The Pope’s Cloak Is Here To Destroy Your Faith

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Future generations will acknowledge the change in vibe. It happened last weekend, when all of a sudden social media feeds are filled with pictures of Pope Francis, typically a pious and simple guy who looks like a boss in a sleek white life jacket. It instantly became a meme, a LOL in a sea of ​​bad news. It’s also not real. Someone created the image using artificial intelligence Mid-Cruise tool. But it fooled a lot of people – so much so that the news outlets started call it “one of the first cases of widespread disinformation stemming from artificial intelligence.”

Just typing that sentence was haunted. Like the first time you see someone in a red robe in The Handmaid’s Tale. Not that this signals astigmatism. After all, it’s just an image of the pope looking at a fly. But what if it was an image claiming to be the battlefield in the war in Ukraine? Or did President Biden attend a secret meeting of some kind? The ability of AI to generate that kind of misinformation is difficult.

Causing many people to fall into a disaster Volodymyr Zelensky’s deepfake Of course, it takes more work than fooling them with a silly picture of a pope. Like Charlie Warzel shown IN Atlantic This week, people are using “various experiences to try to find the truth,” and it’s easier to believe that Pope Francis will wear a puffer shirt than it is with AI images of the former president. Donald Trump is arrested it’s real. So it’s not hard to see why so many people just see them, giggle and keep scrolling without questioning their authenticity.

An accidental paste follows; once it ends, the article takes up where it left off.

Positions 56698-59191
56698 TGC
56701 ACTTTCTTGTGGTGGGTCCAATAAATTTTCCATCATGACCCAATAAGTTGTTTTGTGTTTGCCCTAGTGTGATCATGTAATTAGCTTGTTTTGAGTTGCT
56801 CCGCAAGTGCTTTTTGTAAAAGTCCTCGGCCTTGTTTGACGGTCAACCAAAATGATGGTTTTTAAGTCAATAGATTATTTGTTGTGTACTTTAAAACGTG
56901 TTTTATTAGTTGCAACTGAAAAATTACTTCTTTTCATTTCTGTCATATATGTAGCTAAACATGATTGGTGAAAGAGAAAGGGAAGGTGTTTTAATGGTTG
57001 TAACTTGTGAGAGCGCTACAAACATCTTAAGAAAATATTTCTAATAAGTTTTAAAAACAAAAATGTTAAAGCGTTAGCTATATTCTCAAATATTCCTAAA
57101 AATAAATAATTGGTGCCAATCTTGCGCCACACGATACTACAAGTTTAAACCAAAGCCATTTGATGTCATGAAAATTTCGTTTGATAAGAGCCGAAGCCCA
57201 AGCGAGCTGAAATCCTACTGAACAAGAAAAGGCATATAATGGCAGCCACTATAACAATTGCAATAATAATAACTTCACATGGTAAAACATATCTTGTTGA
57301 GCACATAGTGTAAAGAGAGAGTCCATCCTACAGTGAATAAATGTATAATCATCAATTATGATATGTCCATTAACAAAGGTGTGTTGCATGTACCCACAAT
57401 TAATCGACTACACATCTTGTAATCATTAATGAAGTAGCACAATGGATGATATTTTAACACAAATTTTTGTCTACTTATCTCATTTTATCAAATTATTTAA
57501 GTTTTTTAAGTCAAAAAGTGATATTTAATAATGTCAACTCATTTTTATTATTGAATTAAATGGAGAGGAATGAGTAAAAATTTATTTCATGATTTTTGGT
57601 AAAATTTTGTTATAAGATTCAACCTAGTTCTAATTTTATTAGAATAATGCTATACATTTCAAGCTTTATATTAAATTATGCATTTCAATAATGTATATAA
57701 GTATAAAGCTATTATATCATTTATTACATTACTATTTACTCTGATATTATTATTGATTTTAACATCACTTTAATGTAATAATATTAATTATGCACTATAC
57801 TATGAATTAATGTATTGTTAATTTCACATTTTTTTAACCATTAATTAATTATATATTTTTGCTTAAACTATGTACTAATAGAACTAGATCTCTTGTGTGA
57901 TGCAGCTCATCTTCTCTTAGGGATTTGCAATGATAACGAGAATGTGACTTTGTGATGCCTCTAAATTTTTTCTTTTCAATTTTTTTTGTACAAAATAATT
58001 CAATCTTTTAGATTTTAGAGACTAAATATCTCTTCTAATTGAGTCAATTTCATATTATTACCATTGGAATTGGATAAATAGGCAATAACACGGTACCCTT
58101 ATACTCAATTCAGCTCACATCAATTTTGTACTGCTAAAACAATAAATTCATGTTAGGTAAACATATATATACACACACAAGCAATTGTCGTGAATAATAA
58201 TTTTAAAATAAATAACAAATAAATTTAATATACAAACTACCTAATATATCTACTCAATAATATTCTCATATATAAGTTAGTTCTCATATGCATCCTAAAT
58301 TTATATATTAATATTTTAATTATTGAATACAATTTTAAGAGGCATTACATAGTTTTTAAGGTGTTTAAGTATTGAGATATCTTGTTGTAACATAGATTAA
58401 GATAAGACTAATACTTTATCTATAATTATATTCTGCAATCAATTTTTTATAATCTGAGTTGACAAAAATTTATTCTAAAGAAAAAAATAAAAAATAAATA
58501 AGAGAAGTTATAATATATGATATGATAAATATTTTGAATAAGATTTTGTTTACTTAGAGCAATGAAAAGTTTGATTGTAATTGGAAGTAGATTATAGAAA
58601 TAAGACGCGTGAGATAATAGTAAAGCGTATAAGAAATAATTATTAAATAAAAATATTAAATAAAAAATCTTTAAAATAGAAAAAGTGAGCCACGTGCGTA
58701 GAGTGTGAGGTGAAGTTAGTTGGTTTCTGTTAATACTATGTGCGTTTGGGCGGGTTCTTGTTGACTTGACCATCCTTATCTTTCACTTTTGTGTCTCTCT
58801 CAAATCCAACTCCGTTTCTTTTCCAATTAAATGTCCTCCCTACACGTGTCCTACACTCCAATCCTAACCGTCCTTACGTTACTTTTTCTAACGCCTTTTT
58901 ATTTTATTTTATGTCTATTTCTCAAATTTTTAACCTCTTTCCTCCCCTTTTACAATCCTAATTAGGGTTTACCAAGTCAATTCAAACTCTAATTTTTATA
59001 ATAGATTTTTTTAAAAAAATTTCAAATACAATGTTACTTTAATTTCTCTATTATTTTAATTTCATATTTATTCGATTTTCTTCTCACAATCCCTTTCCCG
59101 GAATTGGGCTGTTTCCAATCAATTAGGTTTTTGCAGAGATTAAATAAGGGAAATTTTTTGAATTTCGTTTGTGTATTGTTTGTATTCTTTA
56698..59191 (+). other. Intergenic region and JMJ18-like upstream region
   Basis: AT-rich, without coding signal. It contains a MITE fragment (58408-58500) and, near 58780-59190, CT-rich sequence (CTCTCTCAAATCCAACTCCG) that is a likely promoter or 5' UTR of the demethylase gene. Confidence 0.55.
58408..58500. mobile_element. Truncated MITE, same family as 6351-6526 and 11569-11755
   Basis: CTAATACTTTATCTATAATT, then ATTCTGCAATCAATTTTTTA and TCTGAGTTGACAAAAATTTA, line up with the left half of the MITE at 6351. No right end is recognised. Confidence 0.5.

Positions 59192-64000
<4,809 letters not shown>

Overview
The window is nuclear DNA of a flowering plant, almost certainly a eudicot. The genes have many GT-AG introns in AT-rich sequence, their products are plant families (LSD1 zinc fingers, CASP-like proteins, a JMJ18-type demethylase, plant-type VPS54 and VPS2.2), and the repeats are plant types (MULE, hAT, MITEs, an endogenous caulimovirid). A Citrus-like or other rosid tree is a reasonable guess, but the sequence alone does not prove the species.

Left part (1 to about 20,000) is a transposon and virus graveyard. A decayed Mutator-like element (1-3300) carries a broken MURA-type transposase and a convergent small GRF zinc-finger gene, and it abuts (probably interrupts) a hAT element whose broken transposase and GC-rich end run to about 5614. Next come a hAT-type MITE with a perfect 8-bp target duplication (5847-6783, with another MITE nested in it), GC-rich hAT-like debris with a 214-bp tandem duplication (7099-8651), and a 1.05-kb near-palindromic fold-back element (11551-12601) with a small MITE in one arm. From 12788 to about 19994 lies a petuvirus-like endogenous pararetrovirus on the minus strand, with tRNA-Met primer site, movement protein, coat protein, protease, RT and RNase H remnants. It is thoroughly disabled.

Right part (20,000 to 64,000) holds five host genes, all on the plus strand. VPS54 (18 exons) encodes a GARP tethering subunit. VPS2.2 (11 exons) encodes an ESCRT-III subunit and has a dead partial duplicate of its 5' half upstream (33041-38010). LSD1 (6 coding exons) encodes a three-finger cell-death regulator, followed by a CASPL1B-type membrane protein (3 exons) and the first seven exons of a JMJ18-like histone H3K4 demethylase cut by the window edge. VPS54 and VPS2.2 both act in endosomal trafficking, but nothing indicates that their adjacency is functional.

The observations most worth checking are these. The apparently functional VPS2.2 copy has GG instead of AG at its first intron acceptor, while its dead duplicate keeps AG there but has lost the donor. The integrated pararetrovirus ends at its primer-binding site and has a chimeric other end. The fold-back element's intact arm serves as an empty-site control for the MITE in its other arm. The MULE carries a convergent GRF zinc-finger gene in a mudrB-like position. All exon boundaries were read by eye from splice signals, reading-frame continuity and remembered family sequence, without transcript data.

But this does not set a disturbing precedent. The creator of the Pope Cloak is not trying to fool anyone. In fact, he told BuzzFeed News he just stumbles across shroom and tries to come up with funny images. But what if it was part of a disinformation campaign? A lot of AI-generated content is so clean that it’s hard for human eyes and ears to detect its origin.

Viewers will probably never know that Anthony Bourdain’s voice was faked in the documentary Walker if director Morgan Neville doesn’t speak New Yorkers. Deepfakes have been used as a political tool. As such, skeptics can refer to reliable news sources if they suspect an image is fake, but trust in the media is gone. approaching record lows. If anyone could create an image of anything now, and faith in any source could debunk that image at an all-time low, then who would believe his lying eyes? Surname?

Days after AI-generated images of Pope Francis went viral, the pope was taken to a hospital in Rome for respiratory infections. He’s progressed since then, but when that (real) news spread, it got lost in the midst of stories of fake images. The pope is trending for two very different reasons, and at first glance it is difficult to determine which is the main reason.

The age of social media has turned Very Online into pretty good detectives. Skepticism reigns. But so are conspiracy theories. outside post-truth era is a time when persuasive images, texts and even videos can be created out of thin air. One of the great promises of the Internet is that anyone can broadcast information to a much larger audience than before. Over the years, liars have been easier to spot: bad URLs, lousy photoshop, typos—all of which have driven scoundrels away. AI can solve their mistakes. I’m no Chicken Little, but maybe I haven’t been fooled by the image of the sky falling.


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